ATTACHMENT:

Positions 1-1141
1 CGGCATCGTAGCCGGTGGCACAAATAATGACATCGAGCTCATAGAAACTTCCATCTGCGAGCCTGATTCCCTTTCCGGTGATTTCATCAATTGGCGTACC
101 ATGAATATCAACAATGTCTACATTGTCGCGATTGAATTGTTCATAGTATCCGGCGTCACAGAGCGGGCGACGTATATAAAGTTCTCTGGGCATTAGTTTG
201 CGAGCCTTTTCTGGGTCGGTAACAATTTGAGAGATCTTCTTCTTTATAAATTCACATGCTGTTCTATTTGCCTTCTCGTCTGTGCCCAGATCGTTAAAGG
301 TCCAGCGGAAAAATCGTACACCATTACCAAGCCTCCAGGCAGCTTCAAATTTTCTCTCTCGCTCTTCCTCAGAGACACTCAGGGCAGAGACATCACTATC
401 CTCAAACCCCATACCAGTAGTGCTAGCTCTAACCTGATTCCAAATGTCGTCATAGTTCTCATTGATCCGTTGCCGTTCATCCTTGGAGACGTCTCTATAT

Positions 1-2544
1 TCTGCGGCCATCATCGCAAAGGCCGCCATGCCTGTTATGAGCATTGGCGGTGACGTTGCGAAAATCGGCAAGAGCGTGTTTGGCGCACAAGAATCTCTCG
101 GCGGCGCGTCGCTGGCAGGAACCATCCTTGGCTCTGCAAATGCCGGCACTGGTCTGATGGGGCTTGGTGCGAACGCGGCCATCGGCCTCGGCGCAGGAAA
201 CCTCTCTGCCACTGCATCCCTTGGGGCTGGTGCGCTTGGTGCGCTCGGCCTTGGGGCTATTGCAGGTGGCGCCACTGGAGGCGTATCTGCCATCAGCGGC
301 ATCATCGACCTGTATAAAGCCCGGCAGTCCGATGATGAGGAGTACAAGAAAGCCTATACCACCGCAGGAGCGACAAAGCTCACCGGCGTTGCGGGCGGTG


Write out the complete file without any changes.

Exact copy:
Positions 1-1141
1 CGGCATCGTAGCCGGTGGCACAAATAATGACATCGAGCTCATAGAAACTTCCATCTGCGAGCCTGATTCCCTTTCCGGTGATTTCATCAATTGGCGTACC
101 ATGAATATCAACAATGTCTACATTGTCGCGATTGAATTGTTCATAGTATCCGGCGTCACAGAGCGGGCGACGTATATAAAGTTCTCTGGGCATTAGTTTG
201 CGAGCCTTTTCTGGGTCGGTAACAATTTGAGAGATCTTCTTCTTTATAAATTCACATGCTGTTCTATTTGCCTTCTCGTCTGTGCCCAGATCGTTAAAGG
301 TCCAGCGGAAAAATCGTACACCATTACCAAGCCTCCAGGCAGCTTCAAATTTTCTCTCTCGCTCTTCCTCAGAGACACTCAGGGCAGAGACATCACTATC
401 CTCAAACCCCATACCAGTAGTGCTAGCTCTAACCTGATTCCAAATGTCGTCATAGTTCTCATTGATCCGTTGCCGTTCATCCTTGGAGACGTCTCTATAT

Positions 1-2544
1 TCTGCGGCCATCATCGCAAAGGCCGCCATGCCTGTTATGAGCATTGGCGGTGACGTTGCGAAAATCGGCAAGAGCGTGTTTGGCGCACAAGAATCTCTCG
101 GCGGCGCGTCGCTGGCAGGAACCATCCTTGGCTCTGCAAATGCCGGCACTGGTCTGATGGGGCTTGGTGCGAACGCGGCCATCGGCCTCGGCGCAGGAAA
201 CCTCTCTGCCACTGCATCCCTTGGGGCTGGTGCGCTTGGTGCGCTCGGCCTTGGGGCTATTGCAGGTGGCGCCACTGGAGGCGTATCTGCCATCAGCGGC
301 ATCATCGACCTGTATAAAGCCCGGCAGTCCGATGATGAGGAGTACAAGAAAGCCTATACCACCGCAGGAGCGACAAAGCTCACCGGCGTTGCGGGCGGTG